[At Home with Her Excellency, Hungary] Small touches bring comforts of Budapest

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[At Home with Her Excellency, Hungary] Small touches bring comforts of Budapest


Hungarian Ambassador Gabor Csaba, far left, says he and his family enjoy reading by the fireplace at their residence in Yongsan District, central Seoul. From second left are his wife Edit and daughters Greta and Flora. [PARK SANG-MOON]

To follow up last year’s “Cooking with Her Excellency” series, in which ambassadors’ spouses introduced readers to the cuisine of their homelands, the Korea JoongAng Daily presents a new series that brings readers into the residences of envoys stationed in Seoul. During each exclusive tour, an ambassador and his or her spouse will be asked to describe the history of their residence and how they made it their own. Each article will offer a glimpse of how a family adjusts to a new country - and makes Korea its second home. -Ed.

After moving out of their house in a quiet green suburb just outside Budapest, Hungarian Ambassador Gabor Csaba and his wife Edit Csaba could hardly imagine a new life in one of the busiest cities in Korea - and in their first Asian country, no less.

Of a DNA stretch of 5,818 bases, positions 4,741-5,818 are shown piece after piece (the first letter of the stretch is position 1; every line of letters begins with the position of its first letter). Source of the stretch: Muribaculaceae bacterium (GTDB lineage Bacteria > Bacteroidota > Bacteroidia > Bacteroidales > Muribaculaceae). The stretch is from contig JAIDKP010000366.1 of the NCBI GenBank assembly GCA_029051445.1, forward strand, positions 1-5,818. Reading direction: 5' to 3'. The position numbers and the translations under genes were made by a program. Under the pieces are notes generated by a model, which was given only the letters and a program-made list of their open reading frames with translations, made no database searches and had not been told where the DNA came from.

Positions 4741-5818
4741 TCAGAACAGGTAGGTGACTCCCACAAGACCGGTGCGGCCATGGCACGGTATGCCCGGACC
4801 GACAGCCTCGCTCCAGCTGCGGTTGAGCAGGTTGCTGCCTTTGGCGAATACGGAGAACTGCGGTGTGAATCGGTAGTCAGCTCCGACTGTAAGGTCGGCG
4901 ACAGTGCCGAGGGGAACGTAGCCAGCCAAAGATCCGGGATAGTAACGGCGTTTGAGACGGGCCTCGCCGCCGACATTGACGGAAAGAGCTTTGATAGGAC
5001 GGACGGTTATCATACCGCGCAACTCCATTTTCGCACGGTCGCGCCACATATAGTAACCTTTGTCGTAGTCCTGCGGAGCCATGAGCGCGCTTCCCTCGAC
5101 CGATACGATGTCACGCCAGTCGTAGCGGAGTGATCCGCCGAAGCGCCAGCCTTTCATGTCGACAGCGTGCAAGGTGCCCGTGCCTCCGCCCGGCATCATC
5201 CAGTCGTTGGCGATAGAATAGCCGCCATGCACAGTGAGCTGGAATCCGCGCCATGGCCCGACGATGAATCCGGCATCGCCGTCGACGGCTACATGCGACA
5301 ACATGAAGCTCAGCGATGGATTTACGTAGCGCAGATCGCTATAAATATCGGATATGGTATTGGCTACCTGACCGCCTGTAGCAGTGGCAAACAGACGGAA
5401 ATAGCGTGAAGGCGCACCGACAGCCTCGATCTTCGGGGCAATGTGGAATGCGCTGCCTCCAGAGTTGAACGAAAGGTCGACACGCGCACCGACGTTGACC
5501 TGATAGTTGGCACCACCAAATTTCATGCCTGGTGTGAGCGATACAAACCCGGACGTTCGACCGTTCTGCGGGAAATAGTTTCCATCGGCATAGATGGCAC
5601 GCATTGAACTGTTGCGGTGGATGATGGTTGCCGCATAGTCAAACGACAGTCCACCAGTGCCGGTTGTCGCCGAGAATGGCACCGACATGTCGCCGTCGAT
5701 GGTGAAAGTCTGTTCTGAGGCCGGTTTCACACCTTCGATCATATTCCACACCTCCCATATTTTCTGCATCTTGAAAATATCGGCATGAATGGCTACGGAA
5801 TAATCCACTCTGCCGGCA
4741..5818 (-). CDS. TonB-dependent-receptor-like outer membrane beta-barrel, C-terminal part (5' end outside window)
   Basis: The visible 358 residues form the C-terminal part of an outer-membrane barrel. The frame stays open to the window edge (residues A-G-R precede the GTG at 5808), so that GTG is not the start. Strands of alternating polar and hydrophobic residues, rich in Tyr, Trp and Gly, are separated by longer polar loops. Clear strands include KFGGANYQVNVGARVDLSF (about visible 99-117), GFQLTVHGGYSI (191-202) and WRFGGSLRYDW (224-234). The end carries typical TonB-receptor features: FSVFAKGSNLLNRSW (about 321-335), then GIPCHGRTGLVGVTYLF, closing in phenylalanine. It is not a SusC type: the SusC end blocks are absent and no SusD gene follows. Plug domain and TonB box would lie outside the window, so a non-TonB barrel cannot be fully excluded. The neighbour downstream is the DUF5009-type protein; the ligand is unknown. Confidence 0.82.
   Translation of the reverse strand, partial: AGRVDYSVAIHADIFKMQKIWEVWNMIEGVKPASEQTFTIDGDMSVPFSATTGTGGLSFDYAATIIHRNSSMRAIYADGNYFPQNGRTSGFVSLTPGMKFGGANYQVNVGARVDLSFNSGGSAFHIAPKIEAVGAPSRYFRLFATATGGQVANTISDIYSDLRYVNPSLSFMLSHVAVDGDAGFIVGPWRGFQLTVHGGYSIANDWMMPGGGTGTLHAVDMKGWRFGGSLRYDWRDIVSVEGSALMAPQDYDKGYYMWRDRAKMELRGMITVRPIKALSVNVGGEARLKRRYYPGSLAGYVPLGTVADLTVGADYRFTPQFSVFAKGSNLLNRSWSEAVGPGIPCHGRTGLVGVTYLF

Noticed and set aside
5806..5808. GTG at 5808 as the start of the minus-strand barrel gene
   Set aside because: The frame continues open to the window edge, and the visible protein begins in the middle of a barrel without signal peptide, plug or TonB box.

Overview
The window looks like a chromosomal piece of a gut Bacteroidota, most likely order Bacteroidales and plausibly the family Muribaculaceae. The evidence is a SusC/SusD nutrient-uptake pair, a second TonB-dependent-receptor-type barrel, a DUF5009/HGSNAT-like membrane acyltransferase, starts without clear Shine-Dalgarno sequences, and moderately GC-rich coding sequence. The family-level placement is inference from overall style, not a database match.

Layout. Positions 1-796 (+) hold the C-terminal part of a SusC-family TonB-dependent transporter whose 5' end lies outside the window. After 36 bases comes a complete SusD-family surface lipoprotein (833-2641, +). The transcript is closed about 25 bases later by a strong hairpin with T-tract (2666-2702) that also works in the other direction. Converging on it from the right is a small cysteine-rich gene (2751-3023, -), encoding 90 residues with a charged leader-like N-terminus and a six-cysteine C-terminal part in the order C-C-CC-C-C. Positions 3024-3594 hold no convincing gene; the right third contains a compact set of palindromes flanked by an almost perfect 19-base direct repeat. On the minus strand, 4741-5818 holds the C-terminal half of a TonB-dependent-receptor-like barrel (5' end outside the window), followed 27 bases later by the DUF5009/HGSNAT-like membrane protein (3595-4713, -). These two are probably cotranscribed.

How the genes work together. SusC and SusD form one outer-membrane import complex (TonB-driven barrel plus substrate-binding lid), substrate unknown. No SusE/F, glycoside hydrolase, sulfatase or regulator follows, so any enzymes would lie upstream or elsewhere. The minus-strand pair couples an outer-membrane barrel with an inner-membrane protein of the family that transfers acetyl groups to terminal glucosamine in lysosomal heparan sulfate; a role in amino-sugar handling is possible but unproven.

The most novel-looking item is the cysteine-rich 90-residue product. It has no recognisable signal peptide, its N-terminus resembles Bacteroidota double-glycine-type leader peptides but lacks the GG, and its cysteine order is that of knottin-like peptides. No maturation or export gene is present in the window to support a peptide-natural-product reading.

In Seoul, one could barely spot a speck of nature, and life seemed much faster.

But after living here for over two years, Edit Csaba now prides herself in discovering her own way of getting back in touch with suburban life in her home country.

“I got up early today just to buy some flowers at a nearby shop for the house tour,” she said while guiding a Korea JoongAng Daily reporter around her residence.

Yellow and pink orchids adorn the reception hall, while thick green leaves occupy each corner of the dining room, creating a subtly classical ambience.

“It’s one of my favorite hobbies,” Csaba said.


Q. Please describe your residence.